lanterns which were carried alongside each chair and cart. Slowly the
procession wound its way back over the dark plains toward the lights
of the station platform and the emblems of a mechanical civilization
that contrasted at every point with the life we had seen. The Duke had
regretted having objected so strongly to the proposal to bring the
railway closer to the town, for it was of inconvenience to visitors;
but he felt, after all, that the great sage himself would always prefer
the peacefulness and quiet of the older civilization.

I revisited Chüfu three years later, this time with Mr. Charles R.
Crane and Mrs. Reinsch, who had been unable to accompany me on the
first visit. The officials were expecting us, and everywhere we were
followed with attentions. Not satisfied with giving us two private
cars, the railway officials insisted that we have a special engine,
too. In the region of Chüfu we gathered an army of military escorts.
Arriving at the palace, the Duke greeted us with a child on either
arm. The little daughter was now over three, the son slightly over
one year old. I have never seen any one who appeared more devoted to
his children than the Duke. He always had them with him, carried them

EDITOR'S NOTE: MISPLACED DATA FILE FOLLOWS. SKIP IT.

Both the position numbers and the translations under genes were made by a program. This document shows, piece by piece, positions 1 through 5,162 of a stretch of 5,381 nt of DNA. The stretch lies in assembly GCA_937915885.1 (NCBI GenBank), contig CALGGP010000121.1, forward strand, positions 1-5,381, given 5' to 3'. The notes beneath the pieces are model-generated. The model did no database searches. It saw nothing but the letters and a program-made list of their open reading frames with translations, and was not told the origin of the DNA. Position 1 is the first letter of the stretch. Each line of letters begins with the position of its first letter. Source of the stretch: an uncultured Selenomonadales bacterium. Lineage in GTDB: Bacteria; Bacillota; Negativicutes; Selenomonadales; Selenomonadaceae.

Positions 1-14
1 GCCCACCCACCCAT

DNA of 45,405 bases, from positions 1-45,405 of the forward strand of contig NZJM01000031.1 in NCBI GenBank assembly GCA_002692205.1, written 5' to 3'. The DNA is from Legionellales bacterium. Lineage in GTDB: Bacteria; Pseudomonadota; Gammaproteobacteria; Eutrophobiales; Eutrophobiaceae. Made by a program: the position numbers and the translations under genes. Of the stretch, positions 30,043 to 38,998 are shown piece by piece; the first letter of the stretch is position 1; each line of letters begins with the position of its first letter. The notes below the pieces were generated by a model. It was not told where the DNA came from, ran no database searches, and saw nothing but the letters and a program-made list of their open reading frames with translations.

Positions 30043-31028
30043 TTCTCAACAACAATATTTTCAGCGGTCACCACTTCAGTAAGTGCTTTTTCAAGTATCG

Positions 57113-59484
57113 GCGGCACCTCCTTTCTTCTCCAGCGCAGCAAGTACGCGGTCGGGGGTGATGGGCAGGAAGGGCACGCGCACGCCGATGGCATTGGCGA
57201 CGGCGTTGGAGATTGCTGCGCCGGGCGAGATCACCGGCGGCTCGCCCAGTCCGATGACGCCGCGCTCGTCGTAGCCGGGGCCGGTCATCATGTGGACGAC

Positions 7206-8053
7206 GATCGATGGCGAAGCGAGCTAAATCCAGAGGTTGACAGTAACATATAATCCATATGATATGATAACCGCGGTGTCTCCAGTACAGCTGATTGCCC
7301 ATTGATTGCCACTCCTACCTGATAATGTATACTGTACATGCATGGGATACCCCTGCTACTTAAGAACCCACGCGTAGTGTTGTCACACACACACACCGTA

about, playing with them and fondling them. When he and the Duchess
visited us in Peking he brought the two little ones, and they and my
small children played long together joyfully and to the amusement
of their elders. The Duke was tall, broad-shouldered, aristocratic
looking. While not credited with great ability, he was undoubtedly a
man of intelligence, although his education had been narrowly classical
and had not given him contact with the world’s affairs. He was
seventy-third in line from the great sage. At that time he was engaged
especially with plans to create in Chüfu a university wherein the
Confucian tradition should be preserved in its purity, but which should
also teach modern science.

Once during the revolution against the Manchus the Duke was considered
a possible successor to the throne. If the country had had a Chinese
family of great prominence in affairs, the transfer of the monarchy
to a Chinese house might have been accomplished, but the Duke was by
no means a man of action or a politician. Neither had the descendants
of the Ming, Sung, and Chow emperors, or of other Imperial houses,
sufficient prominence or genius for leadership to command national

The title of the Holy Duke is the only one in China which remains
permanently the same. Under the empire, titles were granted, but in
each succeeding generation the rank was lowered by one grade until the
status of a commoner had again been reached. By this arrangement, under
which noble rank gradually “petered out,” China escaped the creation of
a class or caste of nobility.